STATEMENT FROM TfL:
Transport for London (TfL), which regulates and licenses the taxi and private hire trades in the capital in the interests of passengers, is to invite the High Court to rule on whether smart phones that use GPS technology to measure the time and distance of a journey and then receive information about fares comply with current law on 'taximeters', which can only be used in London by taxis.
The rapid pace at which smart phone based technology has been developing in recent years has led to a need for clarity about what is required in order for apps to comply with the regulatory framework in London and to ensure there is a level playing field for all operators.
TfL has listened to the taxi and private hire trades, sought to address the concerns raised, and is taking the following action:
· To avoid any future ambiguity, TfL will hold a consultation with the trades on what amendments may be necessary to the regulations on recording particulars of private hire bookings, including journey destinations, to keep them clear and relevant in a changing world and to promote public safety.
· TfL set out its provisional view that smart phones used by private hire drivers – which act as GPS tracking devices to measure journey distances and time taken, and relays information so that fares can be calculated remotely from the vehicle – do not constitute the equipping of a vehicle with a ‘taximeter’.
· However, given the level of concern among the trade, and the fact that some of the legislation in this area is unclear and able to be interpreted in various ways, TfL is to invite the High Court to give a binding determination on this issue.
· TfL has carried out its largest ever compliance investigation - scrutinising Uber’s record keeping and business model. TfL has found that Uber meets the current requirements on record keeping, including in relation to ensuring its drivers hold the relevant licenses and insurance. TfL remains concerned about certain technical aspects of Uber’s operating model and this is being addressing with the operator.
This wide range of action by TfL is designed to ensure that taxi and private hire passengers can benefit from new technology whilst being assured that the highest safety standards are being maintained.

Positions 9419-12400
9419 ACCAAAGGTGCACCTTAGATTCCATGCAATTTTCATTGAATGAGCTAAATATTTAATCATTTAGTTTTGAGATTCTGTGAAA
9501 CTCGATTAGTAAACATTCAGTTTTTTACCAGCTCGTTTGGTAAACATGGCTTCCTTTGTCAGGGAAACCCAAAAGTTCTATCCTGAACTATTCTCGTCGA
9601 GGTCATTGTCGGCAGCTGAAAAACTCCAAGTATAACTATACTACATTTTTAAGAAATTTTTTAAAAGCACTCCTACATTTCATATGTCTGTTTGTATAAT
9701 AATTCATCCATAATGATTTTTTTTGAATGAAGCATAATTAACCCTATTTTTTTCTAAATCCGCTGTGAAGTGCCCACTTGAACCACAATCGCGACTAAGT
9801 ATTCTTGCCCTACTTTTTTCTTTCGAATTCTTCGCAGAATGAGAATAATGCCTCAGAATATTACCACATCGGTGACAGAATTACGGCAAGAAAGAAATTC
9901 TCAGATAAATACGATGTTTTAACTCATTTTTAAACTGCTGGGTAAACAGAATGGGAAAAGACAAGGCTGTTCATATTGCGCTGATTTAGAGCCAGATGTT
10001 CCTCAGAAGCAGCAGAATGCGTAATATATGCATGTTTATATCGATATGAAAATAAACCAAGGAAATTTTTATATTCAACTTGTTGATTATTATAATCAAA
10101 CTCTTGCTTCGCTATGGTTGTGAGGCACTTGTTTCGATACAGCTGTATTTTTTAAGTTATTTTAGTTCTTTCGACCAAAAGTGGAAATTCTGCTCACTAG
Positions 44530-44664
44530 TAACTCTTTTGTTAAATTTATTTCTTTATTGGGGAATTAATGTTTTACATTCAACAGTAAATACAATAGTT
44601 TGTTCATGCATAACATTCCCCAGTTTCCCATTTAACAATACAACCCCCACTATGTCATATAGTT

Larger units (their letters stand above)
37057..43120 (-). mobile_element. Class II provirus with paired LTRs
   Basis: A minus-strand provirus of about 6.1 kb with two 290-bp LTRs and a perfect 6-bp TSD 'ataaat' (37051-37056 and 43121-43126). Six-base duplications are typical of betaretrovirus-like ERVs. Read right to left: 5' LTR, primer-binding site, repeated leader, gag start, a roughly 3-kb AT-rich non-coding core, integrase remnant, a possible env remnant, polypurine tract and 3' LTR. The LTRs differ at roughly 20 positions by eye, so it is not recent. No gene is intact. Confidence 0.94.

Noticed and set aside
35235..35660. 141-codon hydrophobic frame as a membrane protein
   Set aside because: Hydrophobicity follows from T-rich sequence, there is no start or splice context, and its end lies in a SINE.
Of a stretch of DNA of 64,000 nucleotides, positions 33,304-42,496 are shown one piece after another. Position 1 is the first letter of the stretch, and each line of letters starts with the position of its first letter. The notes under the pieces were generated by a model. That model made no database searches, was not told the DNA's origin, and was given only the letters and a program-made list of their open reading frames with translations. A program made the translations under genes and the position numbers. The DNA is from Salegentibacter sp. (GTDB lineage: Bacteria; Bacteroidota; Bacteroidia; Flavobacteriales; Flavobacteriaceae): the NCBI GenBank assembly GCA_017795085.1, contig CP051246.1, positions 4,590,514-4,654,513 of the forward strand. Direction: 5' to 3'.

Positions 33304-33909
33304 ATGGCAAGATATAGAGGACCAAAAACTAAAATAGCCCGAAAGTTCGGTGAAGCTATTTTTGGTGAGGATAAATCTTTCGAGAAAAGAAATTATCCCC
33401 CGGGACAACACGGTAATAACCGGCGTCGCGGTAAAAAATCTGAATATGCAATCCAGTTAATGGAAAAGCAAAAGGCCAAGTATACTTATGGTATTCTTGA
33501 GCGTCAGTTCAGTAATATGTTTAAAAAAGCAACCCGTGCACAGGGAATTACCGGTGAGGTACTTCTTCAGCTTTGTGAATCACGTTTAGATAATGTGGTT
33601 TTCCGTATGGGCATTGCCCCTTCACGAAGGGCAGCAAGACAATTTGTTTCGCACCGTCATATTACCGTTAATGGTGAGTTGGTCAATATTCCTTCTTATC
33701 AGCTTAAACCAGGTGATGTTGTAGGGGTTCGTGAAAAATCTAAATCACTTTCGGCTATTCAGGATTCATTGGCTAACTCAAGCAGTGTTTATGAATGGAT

Leon Daniels, TfL’s Managing Director of Surface Transport, said:
“We welcome developments that make life easier for passengers. As in many other areas of transport and retail services, apps can offer passengers the potential of better and more convenient services, but we must ensure that the highest standards of safety are being met.
“We have carried out the largest compliance operation in our history to ensure that the highest standards are being maintained. More needs to be done. We will consult with the trades to ensure the regulations are kept up-to-date. On the issue of taximeters, the law is unclear and we have taken a provisional view. We will be asking the High Court to provide a binding ruling. This is the sensible approach, and we hope that London's taxi drivers and private hire drivers and operators will work with us to bring clarity on this issue.
Irrespective of the court’s judgement, it’s unlikely to appease London’s Taxi drivers and their representative orgs, who clearly feel it’s one rule for them in terms of confirming to acquire the necessary license to run a Taxi, and another rule for the likes of Uber.
Last night after hearing the news that TfL were taking the issue to court, the consensus of opinion of many Taxi drivers was that if there were no threat by the trade to bring London to gridlock, TfL would not be going to court.
The planned Demonstration on the 11th June is not about Uber, but the escalating drop in standards and complete incompetence by this licensing authority.